- To deliver a broad, balanced and inclusive curriculum that is challenging yet engaging.
- To stimulate students’ curiosity about the world around them and how it works.
- To equip students with the knowledge and understanding of the scientific ideas that will impact on their personal health, development and growth.
- To develop an awareness of science-related issues that may affect the lives of students, in their contexts and beyond.
- To encourage scientific inquiry, where students are be able to plan, conduct, analyse and evaluate scientific studies.
- To develop scientific reasoning that allows students to explain the occurrence of events, analyse its causes and predict its outcomes.
- To grow cultural capital both within science lessons and through enrichment work by providing students with a range of opportunities, responsibilities and experiences.
- To improve the levels of literacy and oracy by promoting the development, memory and pronunciation of key scientific terminology.
- To improve the levels of numeracy at every opportunity, allowing students to make links across mathematics and science.
- To grow and foster a thirst for knowledge and love for science that ensures that students leave with the best possible grades, which provides them with access to further science-related courses and careers.
- To promote careers in science and other STEM subjects, which would enable students to make a positive contribution to society
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Medium Term Plans
Science SMSC Statement
SMSC and British Values are promoted throughout the KS3 and KS4 Science provision at The Hathershaw College. The subject naturally provides students with a sense of enjoyment and fascination in learning about the world around them, whilst drawing on their use of imagination and creativity. As an example, many of the big scientific ideas are taught through the use of models to allow pupils to visualise invisible concepts such as particles, waves and electricity. When studying cells and digestion at KS3, pupils engage in creating their own models and when using chocolate to model the rock cycle, students also evaluate the use of models.
In addition to this, students regularly engage in practical work in order to develop their scientific inquiry skills and investigate theory in practice. At KS3 our scientists develop familiarity with scientific equipment, methods and how to work safely in the lab. This extends beyond topics specified on the National Curriculum and includes content that is topical and interesting, for example, first aid, aquaponics, forensic science and yearly themes selected during National Science Week. As part of their GCSE Qualification students develop their scientific writing and build on these skills further to confidently carry out and remember Core Practicals such as the rate of respiration in small organisms, separating mixtures and investigating force, mass and acceleration. This often involves group work and discussions, promoting the development of social skills, preparing students for life in the workplace in modern Britain.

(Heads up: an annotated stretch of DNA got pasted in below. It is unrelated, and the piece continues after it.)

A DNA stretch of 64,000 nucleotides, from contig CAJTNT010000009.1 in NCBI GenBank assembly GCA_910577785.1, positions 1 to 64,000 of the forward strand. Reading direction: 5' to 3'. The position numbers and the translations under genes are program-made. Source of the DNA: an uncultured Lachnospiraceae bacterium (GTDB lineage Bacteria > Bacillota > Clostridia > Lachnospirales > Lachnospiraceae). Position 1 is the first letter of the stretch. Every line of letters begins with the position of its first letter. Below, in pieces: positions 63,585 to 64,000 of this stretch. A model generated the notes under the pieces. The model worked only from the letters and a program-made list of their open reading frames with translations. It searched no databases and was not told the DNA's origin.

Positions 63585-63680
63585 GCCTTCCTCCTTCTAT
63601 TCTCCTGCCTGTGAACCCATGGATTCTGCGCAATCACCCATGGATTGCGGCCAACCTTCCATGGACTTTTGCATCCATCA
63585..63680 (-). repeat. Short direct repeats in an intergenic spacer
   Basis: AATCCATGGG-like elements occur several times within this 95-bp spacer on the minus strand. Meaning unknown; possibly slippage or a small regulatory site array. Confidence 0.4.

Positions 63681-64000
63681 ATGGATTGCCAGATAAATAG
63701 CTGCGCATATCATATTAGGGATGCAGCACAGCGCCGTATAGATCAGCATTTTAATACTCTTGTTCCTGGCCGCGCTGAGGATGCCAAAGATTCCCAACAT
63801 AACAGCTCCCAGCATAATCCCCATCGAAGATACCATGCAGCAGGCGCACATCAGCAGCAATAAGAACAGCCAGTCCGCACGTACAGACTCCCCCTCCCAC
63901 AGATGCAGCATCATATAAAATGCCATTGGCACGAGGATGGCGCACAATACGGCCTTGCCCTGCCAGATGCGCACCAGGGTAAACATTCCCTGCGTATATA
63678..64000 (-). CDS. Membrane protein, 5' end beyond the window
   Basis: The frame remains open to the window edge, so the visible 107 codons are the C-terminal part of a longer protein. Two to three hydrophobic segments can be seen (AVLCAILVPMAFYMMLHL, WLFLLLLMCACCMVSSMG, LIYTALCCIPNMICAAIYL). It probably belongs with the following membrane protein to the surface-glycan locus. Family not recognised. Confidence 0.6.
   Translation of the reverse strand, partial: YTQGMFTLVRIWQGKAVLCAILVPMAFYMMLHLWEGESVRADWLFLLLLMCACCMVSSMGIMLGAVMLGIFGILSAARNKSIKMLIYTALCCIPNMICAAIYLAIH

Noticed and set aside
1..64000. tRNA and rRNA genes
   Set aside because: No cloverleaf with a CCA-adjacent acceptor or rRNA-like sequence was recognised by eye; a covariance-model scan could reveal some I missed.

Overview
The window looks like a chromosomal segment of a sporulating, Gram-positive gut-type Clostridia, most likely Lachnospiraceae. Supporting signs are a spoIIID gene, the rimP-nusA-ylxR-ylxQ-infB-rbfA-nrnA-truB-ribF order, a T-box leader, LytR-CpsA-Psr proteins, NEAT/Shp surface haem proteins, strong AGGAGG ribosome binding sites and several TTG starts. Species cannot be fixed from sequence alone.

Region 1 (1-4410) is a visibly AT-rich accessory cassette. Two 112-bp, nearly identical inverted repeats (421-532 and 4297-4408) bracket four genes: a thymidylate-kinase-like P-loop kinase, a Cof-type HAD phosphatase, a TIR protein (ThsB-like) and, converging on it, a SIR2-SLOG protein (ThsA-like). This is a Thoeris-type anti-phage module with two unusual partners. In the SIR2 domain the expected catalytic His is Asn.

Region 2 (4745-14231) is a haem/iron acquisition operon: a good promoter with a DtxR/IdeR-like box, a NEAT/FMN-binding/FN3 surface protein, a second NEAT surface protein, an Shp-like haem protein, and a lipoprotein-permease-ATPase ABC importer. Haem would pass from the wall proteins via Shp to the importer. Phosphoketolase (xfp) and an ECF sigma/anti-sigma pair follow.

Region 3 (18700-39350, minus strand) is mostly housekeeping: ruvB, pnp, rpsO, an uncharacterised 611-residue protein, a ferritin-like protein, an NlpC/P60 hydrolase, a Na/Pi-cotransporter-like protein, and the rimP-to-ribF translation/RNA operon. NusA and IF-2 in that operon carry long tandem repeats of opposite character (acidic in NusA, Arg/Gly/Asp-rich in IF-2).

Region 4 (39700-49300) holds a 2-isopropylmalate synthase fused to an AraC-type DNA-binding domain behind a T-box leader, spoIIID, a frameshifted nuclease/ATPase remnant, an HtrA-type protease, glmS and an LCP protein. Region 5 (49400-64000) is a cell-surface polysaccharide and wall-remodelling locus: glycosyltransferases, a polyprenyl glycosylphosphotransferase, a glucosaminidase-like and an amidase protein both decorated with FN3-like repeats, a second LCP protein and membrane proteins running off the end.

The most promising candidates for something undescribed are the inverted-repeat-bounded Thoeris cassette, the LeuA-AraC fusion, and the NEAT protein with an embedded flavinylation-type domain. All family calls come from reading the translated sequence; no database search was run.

There is also a strong focus on developing students morally through ethical debates and reasoning tasks where they must respectfully discuss sensitive topics such as organ transplants, stem cell therapy, selective breeding programmes and IVF. Through these lessons students develop empathy and listen to alternative perspectives. This strand is further explored, when discussing the rule of law respective of drug and alcohol use and misuse. The Healthy Lifestyle unit of study in Year 8, teaches students to recognise the difference between right and wrong and the impact of their choices and behaviours on themselves, others around them and the National Health Service. Furthermore, in Year 9 students reflect on the effect that human activity is having on the planet and deliberate ways to counterbalance the detrimental impact on biodiversity.
Finally, learning in a multicultural context allows our students to appreciate and celebrate a range of cultures that shape their own heritage and the heritage of others. Cultural development is promoted further in Science by acknowledging the contribution of various Scientists from around the world e.g. Dalton, Darwin, Curie and Herschel and the historical context that has influenced the way that theories have developed. Additionally, cultural differences can often influence the extent to which scientific ideas are accepted, used and valued in the classroom e.g. Human Evolution, however this is typically developed into an opportunity for discussion.